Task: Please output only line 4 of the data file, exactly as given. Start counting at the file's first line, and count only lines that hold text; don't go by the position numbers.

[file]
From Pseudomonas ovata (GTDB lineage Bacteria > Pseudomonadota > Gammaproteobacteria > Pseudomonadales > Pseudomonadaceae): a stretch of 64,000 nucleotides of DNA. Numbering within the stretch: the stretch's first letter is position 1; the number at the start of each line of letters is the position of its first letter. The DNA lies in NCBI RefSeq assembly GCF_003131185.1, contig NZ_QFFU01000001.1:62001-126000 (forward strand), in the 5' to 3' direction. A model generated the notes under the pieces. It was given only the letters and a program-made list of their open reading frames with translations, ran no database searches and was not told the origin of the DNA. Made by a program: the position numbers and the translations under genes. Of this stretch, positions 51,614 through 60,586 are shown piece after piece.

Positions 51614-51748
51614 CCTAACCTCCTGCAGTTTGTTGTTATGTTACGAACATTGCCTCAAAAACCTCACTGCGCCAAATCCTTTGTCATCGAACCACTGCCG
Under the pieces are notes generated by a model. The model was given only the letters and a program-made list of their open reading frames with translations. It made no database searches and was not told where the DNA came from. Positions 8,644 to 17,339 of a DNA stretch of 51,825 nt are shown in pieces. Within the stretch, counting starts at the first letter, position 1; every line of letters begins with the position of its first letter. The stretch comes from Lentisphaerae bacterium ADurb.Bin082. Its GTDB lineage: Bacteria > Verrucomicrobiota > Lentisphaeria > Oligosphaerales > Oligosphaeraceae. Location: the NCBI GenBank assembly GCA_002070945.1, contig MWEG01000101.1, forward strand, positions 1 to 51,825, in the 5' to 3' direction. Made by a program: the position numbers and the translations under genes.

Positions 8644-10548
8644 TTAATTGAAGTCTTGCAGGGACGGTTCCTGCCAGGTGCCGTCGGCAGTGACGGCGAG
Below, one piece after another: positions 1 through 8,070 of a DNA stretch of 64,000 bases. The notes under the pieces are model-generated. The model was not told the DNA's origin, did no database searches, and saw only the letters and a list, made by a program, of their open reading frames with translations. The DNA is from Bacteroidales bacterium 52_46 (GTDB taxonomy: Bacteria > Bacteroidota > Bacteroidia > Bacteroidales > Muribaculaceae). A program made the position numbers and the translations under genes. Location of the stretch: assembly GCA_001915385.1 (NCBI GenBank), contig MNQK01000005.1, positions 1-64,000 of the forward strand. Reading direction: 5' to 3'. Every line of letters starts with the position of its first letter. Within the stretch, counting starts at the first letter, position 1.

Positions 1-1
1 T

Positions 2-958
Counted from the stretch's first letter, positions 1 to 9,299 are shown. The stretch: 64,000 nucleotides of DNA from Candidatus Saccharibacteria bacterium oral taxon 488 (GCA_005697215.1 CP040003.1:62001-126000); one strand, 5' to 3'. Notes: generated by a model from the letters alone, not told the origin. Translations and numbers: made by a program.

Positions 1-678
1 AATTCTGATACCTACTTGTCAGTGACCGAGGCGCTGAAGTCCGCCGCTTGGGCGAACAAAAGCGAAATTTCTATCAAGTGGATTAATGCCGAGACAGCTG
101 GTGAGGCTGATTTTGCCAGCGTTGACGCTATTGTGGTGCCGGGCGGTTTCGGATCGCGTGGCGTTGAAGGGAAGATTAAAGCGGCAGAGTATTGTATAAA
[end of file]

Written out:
Under the pieces are notes generated by a model. The model was given only the letters and a program-made list of their open reading frames with translations. It made no database searches and was not told where the DNA came from. Positions 8,644 to 17,339 of a DNA stretch of 51,825 nt are shown in pieces. Within the stretch, counting starts at the first letter, position 1; every line of letters begins with the position of its first letter. The stretch comes from Lentisphaerae bacterium ADurb.Bin082. Its GTDB lineage: Bacteria > Verrucomicrobiota > Lentisphaeria > Oligosphaerales > Oligosphaeraceae. Location: the NCBI GenBank assembly GCA_002070945.1, contig MWEG01000101.1, forward strand, positions 1 to 51,825, in the 5' to 3' direction. Made by a program: the position numbers and the translations under genes.